Curry has also excelled in the moments of controlled chaos after an offensive rebound or in transition. In these situations, his sense for floor spacing draws his feet toward the arc and the ball toward his hands like a set of interconnected magnets. Before the defense can even identify the threat, let alone respond, the successful triple is already on its way. The skill is particularly helpful this season, with an offensive rebound providing teams only 14 seconds to generate a high-value look.
One new wrinkle for Curry this season is his increased share of the benefits from the Warriors’ assist-happy offense. In 2015-16, only 47 percent of his made field goals were assisted; that portion is up to 55 percent so far this season, which would represent a career high. For comparison, other elite point guards generate far more of their offense from individual effort: Just 33 percent of Walker’s field goals are assisted, as are 25 percent of Damian Lillard’s, 21 percent of Russell Westbrook’s, and 18 percent of James Harden’s. Curry has always been on the high end of this statistic, but he’s taken even greater advantage of his teammates thus far.
In particular, his connection with Durant has grown more harmonious in the duo’s third season together. “The continuity of being together now for a while,” Kerr said recently, “winning back-to-back titles together, I think there’s probably a better comfort zone, comfort area between the two of them than there’s ever been.” Indeed, that partnership has already partaken in 43 mutual assists (21 from Durant to Curry, 22 from Curry to Durant), an average of 4.3 per game; that’s up from less than three per contest in each of their first two seasons together. When a Curry pass has led directly to a Durant 3-point attempt, Durant has made six of nine (66.7 percent); when that combination has worked the other way, Curry has made a whopping 17 of 29 (58.6 percent). The third play in this compilation is an especially cruel design.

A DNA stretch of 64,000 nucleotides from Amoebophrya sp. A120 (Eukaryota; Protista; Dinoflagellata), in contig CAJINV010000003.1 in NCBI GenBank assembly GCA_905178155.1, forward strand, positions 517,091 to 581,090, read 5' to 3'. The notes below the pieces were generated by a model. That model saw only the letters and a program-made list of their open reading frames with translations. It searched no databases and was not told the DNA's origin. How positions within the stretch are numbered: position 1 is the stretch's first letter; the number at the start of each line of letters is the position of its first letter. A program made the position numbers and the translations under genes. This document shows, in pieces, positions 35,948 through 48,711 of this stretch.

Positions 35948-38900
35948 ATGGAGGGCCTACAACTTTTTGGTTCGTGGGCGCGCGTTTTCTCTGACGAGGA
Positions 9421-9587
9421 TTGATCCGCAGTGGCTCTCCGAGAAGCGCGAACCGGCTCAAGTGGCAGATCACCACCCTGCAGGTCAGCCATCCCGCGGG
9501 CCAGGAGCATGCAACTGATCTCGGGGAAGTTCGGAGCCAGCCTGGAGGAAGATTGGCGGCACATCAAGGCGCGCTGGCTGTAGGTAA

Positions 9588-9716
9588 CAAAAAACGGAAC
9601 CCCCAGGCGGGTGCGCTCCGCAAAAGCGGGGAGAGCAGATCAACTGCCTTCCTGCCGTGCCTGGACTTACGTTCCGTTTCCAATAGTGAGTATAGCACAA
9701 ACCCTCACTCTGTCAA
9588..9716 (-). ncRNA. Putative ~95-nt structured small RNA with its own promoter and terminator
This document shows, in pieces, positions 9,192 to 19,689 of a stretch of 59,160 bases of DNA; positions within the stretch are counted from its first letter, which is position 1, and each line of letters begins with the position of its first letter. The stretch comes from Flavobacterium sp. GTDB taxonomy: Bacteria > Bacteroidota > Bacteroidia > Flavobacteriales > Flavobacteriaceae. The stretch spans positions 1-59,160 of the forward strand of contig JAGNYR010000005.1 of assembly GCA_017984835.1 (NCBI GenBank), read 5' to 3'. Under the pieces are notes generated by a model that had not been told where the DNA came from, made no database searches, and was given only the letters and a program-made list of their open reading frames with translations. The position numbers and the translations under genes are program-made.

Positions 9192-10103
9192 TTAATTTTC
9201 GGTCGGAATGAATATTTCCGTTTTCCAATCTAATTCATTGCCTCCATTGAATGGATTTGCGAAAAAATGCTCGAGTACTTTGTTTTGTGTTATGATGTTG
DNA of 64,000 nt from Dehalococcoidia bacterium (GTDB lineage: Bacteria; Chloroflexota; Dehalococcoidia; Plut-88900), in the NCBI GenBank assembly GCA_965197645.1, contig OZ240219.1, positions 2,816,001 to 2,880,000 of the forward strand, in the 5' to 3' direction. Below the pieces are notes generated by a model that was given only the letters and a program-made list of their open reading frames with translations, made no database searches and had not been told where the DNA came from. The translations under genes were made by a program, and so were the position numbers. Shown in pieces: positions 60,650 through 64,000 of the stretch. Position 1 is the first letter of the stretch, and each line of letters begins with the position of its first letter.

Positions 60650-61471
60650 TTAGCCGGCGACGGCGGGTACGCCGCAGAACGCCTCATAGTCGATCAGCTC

Overall, Curry ranks in the 97th percentile of NBA players in half-court scoring rate, and nobody who ranks ahead of him in efficiency has handled anywhere near the volume of offense that Curry has. (Among those peak users, Durant ranks second in points per half-court possession. The Warriors aren’t fair.) Curry places in the 90th percentile on catch-and-shoot jumpers and the 96th percentile on dribble jumpers, and all these numbers conspire to say, again, that Curry never seems like he’s going to miss.
He will start missing some, of course, if only because no qualifying shooter has ever shot 50 percent from the field, 50 percent from 3, and 90 percent from the free throw line over a full season; even for Curry, that consistency would represent a remarkable accomplishment. He’s dialed in now, though, and he’s been dialed in in this fashion for over a month: As our Dan Devine noted, Curry tallied more points than minutes played in the preseason. At the moment, he’s coming closer to that outrageous feat in the regular season than any player since Wilt Chamberlain actually achieved it in 1961-62. It won’t continue. It can’t continue. But Curry has already pushed the sport’s scoring boundaries so far. Who would bet on him to miss at this point?